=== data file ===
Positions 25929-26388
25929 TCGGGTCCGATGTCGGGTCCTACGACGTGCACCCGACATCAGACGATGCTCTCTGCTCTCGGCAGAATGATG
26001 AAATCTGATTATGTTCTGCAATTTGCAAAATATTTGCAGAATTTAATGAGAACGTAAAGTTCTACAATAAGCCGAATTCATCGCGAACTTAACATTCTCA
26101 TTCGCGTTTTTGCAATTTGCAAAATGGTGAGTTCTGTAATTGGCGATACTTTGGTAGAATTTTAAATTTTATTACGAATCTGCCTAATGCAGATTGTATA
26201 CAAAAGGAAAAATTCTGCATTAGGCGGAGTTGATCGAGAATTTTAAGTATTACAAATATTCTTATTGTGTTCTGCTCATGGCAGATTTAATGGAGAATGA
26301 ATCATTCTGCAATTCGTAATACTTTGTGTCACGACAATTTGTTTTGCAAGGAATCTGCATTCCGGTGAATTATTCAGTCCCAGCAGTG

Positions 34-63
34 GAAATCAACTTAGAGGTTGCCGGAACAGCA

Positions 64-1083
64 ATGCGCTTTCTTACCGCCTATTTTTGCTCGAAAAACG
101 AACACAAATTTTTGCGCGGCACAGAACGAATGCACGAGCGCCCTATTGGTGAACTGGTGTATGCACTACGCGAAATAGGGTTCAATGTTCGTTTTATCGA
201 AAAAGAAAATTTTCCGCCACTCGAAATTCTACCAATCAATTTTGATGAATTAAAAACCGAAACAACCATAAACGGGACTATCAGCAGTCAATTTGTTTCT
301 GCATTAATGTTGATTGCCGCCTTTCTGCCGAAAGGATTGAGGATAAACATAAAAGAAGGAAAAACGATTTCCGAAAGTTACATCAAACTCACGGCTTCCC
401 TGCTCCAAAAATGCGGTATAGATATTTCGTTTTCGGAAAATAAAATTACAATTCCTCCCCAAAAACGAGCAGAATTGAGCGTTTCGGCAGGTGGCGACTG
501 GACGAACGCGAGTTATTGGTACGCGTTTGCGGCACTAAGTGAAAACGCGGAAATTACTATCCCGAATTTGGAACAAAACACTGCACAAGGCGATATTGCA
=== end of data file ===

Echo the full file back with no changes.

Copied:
Positions 25929-26388
25929 TCGGGTCCGATGTCGGGTCCTACGACGTGCACCCGACATCAGACGATGCTCTCTGCTCTCGGCAGAATGATG
26001 AAATCTGATTATGTTCTGCAATTTGCAAAATATTTGCAGAATTTAATGAGAACGTAAAGTTCTACAATAAGCCGAATTCATCGCGAACTTAACATTCTCA
26101 TTCGCGTTTTTGCAATTTGCAAAATGGTGAGTTCTGTAATTGGCGATACTTTGGTAGAATTTTAAATTTTATTACGAATCTGCCTAATGCAGATTGTATA
26201 CAAAAGGAAAAATTCTGCATTAGGCGGAGTTGATCGAGAATTTTAAGTATTACAAATATTCTTATTGTGTTCTGCTCATGGCAGATTTAATGGAGAATGA
26301 ATCATTCTGCAATTCGTAATACTTTGTGTCACGACAATTTGTTTTGCAAGGAATCTGCATTCCGGTGAATTATTCAGTCCCAGCAGTG

Positions 34-63
34 GAAATCAACTTAGAGGTTGCCGGAACAGCA

Positions 64-1083
64 ATGCGCTTTCTTACCGCCTATTTTTGCTCGAAAAACG
101 AACACAAATTTTTGCGCGGCACAGAACGAATGCACGAGCGCCCTATTGGTGAACTGGTGTATGCACTACGCGAAATAGGGTTCAATGTTCGTTTTATCGA
201 AAAAGAAAATTTTCCGCCACTCGAAATTCTACCAATCAATTTTGATGAATTAAAAACCGAAACAACCATAAACGGGACTATCAGCAGTCAATTTGTTTCT
301 GCATTAATGTTGATTGCCGCCTTTCTGCCGAAAGGATTGAGGATAAACATAAAAGAAGGAAAAACGATTTCCGAAAGTTACATCAAACTCACGGCTTCCC
401 TGCTCCAAAAATGCGGTATAGATATTTCGTTTTCGGAAAATAAAATTACAATTCCTCCCCAAAAACGAGCAGAATTGAGCGTTTCGGCAGGTGGCGACTG
501 GACGAACGCGAGTTATTGGTACGCGTTTGCGGCACTAAGTGAAAACGCGGAAATTACTATCCCGAATTTGGAACAAAACACTGCACAAGGCGATATTGCA